I Want to Buy a House, Where Do I Start?
Are you diving into the world of homeownership? If so, congratulations! Buying a home is a huge decision that you should not take lightly. However, it is usually a smart decision, especially for those that have been previously renting. With rents rising across America, buying a home serves as an excellent way to save money month-to-month while building equity. But first, you need to know what you can afford. Here are some things to consider when first starting in the home buying process.
Do You Have a Steady Income?
The first question you need to ask yourself is whether or not you have a steady income. It is best to buy a house or apartment when you have maintained a regular income for a couple of years, and plan on keeping this job for the foreseeable future. This shows lenders that you can responsibly pay your debts, and illustrates how much you can afford to spend on a month-to-month basis. Usually, pay stubs and tax returns will be enough to show lenders your monthly income.
How Much Debt Do You Have?
Even if you have a steady income, large debts can make it challenging to secure a mortgage. Whether you have car loans, student loans, credit card debt and medical bills – keep in mind that these debts will offset your income, which may affect the final loan amount. It is best to work on paying off these debts as much as possible before starting the home buying process. This will also help your credit score!
-The 36% Rule
Taking the above points into consideration is the 36% rule. This rule states that a homebuyer should not spend more than 36% of their income on debts (this means ALL deficits – car, student loans, credit card debt and mortgage). Make a list of all your debt in comparison to your income. Be sure to include your spouse or partner’s financial debts/incomes, or whoever else will be on the mortgage. From here, you can determine how much of your income you are currently designating to paying off debt, and see how far away you are from that 36% number. This will help give you an idea of what percentage of your income will be available for a mortgage payment after accounting for your monthly debt obligations.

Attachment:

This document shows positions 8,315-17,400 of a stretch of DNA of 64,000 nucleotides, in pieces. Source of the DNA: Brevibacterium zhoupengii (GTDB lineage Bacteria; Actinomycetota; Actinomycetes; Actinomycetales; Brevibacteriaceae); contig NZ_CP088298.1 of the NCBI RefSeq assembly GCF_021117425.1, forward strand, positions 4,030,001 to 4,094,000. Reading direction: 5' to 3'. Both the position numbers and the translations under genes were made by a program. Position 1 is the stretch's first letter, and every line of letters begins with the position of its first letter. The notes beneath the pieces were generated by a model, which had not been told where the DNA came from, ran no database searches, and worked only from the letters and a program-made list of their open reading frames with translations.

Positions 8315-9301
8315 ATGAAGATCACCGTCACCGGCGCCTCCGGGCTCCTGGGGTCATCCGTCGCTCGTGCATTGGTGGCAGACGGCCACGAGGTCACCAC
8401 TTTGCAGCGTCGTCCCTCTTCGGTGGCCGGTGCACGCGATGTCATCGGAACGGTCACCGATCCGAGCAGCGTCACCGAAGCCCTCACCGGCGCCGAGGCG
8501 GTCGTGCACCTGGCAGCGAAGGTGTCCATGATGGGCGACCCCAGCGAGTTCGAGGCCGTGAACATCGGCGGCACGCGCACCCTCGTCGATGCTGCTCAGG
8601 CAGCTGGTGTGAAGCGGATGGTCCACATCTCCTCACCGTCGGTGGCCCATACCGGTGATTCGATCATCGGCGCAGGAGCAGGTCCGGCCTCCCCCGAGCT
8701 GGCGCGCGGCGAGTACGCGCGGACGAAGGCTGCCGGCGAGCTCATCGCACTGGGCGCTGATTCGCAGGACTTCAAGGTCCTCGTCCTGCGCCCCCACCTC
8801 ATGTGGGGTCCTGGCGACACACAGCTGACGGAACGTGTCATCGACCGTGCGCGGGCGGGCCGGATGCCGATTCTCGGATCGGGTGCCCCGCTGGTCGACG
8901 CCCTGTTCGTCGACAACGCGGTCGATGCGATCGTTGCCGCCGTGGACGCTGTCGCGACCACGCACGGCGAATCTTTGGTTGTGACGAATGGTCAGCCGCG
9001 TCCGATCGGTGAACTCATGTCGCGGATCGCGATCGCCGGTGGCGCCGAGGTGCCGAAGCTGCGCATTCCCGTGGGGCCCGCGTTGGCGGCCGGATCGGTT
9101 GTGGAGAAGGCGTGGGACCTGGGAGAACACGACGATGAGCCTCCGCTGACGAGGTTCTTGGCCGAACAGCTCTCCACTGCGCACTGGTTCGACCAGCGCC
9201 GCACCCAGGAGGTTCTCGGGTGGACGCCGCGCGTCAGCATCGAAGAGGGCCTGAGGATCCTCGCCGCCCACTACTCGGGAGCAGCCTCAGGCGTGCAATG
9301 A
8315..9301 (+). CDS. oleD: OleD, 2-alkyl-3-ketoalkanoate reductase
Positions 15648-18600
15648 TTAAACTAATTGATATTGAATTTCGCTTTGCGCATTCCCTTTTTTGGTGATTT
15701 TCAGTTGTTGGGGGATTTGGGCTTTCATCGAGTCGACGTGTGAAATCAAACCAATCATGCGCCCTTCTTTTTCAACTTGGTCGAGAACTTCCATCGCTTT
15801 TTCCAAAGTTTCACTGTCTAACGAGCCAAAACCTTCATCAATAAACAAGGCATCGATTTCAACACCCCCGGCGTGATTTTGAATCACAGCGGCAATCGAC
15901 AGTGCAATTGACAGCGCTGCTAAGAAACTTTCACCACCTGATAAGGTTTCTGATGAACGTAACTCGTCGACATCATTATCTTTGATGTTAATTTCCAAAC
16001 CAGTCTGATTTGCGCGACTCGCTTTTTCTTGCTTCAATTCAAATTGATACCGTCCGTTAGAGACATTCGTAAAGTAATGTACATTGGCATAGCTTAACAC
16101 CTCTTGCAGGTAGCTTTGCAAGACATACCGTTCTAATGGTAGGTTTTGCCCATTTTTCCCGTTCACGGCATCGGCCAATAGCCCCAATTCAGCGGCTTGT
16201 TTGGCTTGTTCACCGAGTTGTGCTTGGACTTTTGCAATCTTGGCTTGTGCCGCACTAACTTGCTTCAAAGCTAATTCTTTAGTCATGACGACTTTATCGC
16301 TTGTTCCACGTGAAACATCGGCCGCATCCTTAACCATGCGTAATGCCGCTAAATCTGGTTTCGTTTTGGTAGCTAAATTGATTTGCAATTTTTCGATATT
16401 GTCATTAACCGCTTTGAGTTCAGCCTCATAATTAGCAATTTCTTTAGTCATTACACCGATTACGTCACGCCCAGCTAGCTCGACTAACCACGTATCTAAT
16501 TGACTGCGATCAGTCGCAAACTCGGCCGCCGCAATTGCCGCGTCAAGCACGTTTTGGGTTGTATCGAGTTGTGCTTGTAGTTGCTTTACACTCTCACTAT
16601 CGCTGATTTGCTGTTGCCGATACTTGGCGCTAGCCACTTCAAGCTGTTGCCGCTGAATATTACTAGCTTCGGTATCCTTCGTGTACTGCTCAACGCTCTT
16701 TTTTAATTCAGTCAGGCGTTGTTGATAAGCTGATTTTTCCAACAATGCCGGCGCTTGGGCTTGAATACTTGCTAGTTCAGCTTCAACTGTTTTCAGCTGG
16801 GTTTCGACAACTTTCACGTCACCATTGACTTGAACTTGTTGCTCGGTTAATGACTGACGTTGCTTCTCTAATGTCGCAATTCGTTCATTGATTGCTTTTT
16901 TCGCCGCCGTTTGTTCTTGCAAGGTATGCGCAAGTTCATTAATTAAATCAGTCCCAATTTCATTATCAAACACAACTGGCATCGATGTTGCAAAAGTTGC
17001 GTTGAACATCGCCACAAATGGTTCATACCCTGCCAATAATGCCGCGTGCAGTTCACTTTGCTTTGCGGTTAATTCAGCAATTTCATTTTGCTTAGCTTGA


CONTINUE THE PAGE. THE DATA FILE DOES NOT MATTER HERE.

Do You Have Money Saved?
Usually, a down payment of about 20% of the home’s purchase price is recommended to get the best interest rate on a mortgage. There are, however, specific lending programs for which you may qualify to avoid putting 20% down. When beginning to think about a price range for your home, keep in mind what kind of down payment you would need to have saved up.
Helpful tip: even if you have enough money saved up to pay all cash for a home, financing a home may still be a better option.
Are you Familiar with Today’s Interest Rates?
Many factors affect and determine mortgage rates. Some factors, such as the economy, are out of your control. Some other factors, such as your financial profile, maybe more in your control.
Have you Used a Home Buying Calculator?
Our home buying calculator will help you calculate your monthly mortgage payment based on your loan amount, interest rate, loan term and other monthly fees that may apply to your home.